"My salary is my right, sooner or later I'll have my salary back," he added. "My salary will stay forever, but President Abbas will no longer exist one day."
The school supervisor: 'Citizens are affected, not Hamas'
Rami Fares, 39, has been working in the Palestinian Authority Ministry of Higher Education as an educational supervisor since 2002.
On 4 February, Fares found out his salary had been cut when it failed to materialise in his bank account.
"I'm affiliated to Fatah, I support Fatah," he told MEE. "The PA miscalculated the fact that they will pressure Hamas when they cut salaries, because citizens are the ones affected, not Hamas!"
Fares said that he would fight for his right to have his salary through human rights organisations in Gaza, saying the PA's actions breached the contract he signed when he was hired back in 2002.
The airline employee: 'I have been borrowing from relatives'
Khawla Abu Kmail, 64, says she lost her salary on 1 January 2018 without being given a reason.
Abu Kmail was recruited for the ticketing and reservations department of Palestinian Airlines after her husband died almost 15 years ago. The small national company only operates a few flights out of Egypt since Gaza's airport was destroyed by Israeli forces in 2005.
Despite the fact that she is over 60, the PA did not provide her with a pension after cutting her salary.
A mother of three, Abu Kmail was responsible for her children after her husband died and her salary was her only source of income.
"I am not affiliated to any political party," she told MEE. "I am an old woman, I can't work, I have been borrowing money from my relatives."
Abu Kmail was not the only employee at Palestinian Airlines who lost her salary - another 30 employees have been slashed from the payroll.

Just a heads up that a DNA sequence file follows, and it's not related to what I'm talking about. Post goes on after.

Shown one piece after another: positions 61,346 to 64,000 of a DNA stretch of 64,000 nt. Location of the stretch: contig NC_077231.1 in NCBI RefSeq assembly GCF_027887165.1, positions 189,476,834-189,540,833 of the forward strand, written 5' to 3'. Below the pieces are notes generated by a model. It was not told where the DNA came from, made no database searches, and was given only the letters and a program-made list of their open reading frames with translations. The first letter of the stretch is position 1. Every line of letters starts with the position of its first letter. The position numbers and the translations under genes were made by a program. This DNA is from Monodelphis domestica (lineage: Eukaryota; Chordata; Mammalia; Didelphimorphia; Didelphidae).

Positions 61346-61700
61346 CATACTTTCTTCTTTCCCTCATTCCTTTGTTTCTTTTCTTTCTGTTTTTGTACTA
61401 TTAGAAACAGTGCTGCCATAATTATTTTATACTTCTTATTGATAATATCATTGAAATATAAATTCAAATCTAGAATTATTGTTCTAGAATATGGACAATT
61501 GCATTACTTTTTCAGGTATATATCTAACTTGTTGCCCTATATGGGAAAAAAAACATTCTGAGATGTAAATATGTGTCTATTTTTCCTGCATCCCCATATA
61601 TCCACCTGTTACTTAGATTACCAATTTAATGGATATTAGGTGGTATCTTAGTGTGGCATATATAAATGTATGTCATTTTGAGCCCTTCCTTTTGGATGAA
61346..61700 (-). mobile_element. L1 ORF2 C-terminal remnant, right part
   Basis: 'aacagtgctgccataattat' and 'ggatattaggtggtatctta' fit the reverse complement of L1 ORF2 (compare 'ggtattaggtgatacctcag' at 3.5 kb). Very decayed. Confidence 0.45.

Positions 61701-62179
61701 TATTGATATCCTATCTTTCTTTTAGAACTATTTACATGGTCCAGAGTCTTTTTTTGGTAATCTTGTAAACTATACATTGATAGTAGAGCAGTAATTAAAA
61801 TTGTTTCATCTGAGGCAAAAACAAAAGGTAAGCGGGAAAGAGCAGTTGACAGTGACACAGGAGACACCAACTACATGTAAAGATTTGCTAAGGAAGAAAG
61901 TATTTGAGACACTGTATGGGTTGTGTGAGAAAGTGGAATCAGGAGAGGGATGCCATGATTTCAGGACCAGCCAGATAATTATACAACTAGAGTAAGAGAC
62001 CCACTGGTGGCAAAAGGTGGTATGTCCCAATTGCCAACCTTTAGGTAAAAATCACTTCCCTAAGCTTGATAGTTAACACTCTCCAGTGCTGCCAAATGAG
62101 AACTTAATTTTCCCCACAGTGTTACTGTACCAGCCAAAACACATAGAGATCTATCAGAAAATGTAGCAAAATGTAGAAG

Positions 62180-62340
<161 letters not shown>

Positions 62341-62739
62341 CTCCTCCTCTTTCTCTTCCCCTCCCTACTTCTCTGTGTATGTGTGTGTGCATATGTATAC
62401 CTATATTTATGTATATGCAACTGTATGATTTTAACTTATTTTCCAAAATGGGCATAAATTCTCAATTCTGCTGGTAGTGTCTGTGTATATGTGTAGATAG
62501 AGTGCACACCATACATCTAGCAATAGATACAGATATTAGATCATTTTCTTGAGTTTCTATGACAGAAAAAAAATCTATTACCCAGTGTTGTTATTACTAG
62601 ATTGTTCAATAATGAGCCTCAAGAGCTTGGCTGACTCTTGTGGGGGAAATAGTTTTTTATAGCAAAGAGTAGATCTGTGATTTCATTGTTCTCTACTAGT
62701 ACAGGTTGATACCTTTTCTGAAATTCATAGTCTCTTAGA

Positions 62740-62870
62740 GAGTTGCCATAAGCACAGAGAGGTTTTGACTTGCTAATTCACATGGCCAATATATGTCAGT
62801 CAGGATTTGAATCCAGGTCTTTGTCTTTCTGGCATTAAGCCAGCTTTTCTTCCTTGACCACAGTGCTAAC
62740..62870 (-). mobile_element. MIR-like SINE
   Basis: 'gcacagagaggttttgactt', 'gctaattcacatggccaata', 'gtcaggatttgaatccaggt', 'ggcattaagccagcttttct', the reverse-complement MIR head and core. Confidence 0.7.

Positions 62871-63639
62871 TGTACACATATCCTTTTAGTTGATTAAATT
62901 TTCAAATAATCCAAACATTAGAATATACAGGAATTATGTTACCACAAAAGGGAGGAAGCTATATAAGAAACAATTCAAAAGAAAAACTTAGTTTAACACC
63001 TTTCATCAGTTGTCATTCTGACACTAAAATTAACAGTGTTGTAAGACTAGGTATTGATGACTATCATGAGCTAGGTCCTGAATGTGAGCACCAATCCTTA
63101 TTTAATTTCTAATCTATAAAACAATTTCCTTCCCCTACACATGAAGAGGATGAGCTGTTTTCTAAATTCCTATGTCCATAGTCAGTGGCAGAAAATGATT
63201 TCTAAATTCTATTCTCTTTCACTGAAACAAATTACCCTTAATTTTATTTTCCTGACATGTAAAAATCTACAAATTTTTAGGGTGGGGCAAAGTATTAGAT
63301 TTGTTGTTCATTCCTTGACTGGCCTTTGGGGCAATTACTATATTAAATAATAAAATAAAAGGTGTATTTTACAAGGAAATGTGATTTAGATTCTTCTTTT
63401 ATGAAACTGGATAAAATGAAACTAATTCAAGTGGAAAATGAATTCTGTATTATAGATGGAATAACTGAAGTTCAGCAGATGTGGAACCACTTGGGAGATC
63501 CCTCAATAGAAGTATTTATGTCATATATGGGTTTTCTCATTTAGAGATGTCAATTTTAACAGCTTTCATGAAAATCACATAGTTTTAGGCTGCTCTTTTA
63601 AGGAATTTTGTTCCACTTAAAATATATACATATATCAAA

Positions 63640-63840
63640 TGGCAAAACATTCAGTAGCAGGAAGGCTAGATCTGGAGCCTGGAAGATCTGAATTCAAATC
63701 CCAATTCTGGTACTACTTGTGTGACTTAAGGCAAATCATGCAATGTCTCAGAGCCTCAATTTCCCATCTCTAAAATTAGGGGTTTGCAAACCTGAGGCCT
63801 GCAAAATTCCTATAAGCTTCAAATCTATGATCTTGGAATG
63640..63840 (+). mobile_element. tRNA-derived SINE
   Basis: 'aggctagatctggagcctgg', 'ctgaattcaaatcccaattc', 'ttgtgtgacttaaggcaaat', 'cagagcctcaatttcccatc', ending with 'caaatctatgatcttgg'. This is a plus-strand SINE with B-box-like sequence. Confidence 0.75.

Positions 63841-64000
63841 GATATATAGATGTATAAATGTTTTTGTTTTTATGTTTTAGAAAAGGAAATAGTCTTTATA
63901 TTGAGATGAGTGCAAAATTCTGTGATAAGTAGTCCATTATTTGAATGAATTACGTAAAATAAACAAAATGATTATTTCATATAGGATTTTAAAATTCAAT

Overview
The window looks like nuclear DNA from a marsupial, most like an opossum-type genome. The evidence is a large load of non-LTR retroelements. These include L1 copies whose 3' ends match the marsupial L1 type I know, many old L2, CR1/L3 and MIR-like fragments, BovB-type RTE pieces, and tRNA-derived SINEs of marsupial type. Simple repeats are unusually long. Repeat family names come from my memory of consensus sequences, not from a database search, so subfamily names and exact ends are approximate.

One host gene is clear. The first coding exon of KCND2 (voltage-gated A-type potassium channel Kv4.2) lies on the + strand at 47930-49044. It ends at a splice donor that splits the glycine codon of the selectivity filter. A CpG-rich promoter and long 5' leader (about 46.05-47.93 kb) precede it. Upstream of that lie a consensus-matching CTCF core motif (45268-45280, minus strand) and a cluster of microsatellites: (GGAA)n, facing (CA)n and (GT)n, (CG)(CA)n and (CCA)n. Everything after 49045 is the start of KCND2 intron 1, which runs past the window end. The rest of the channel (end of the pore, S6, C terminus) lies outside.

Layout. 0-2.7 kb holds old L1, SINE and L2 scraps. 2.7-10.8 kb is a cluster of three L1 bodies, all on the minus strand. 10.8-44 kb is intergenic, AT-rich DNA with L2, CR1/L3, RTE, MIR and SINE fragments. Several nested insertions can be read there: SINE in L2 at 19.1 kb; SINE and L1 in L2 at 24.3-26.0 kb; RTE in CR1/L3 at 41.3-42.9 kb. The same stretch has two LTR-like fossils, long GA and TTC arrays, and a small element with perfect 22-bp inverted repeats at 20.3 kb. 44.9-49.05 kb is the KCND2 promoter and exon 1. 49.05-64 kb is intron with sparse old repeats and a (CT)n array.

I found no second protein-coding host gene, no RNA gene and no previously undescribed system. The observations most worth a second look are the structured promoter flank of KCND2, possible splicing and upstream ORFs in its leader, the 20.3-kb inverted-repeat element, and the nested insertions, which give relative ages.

"My colleagues and I are waiting for the committee the PA is creating to look into our case," she said.
Abu Kmail said that an official in the Ministry of Transportation and Communication promised Palestinian Airlines employees that the ministry would create a committee to evaluate their situation.
The airline employee said the only response they have received so far from the ministry is: "God willing soon, don't worry we will keep you in mind."
The secretary: 'I won't give up on my family to regain my salary'
Shaimaa al-Helou is a 36-year-old mother of three boys and a girl who has been employed by the PA as a secretary since 2003.
Helou says her salary was cut in June 2008 because her husband's cousins are affiliated with Hamas, despite the fact that she herself is not affiliated with any political party.
"I am still listed in the [Palestinian Authority] public servants bureau website as a Palestinian employee," she told MEE. "How come they have my name there when they haven't paid me my salary for more than ten years?"
Helou said she has tried to contact all associations that are responsible for the bureau, but to no avail.
She added that some people had advised her to get a divorce, since the main reason for the loss of her salary is her husband's family, but she refused.
"I won't give up on my husband and kids to regain my salary," she said. "They are my treasure."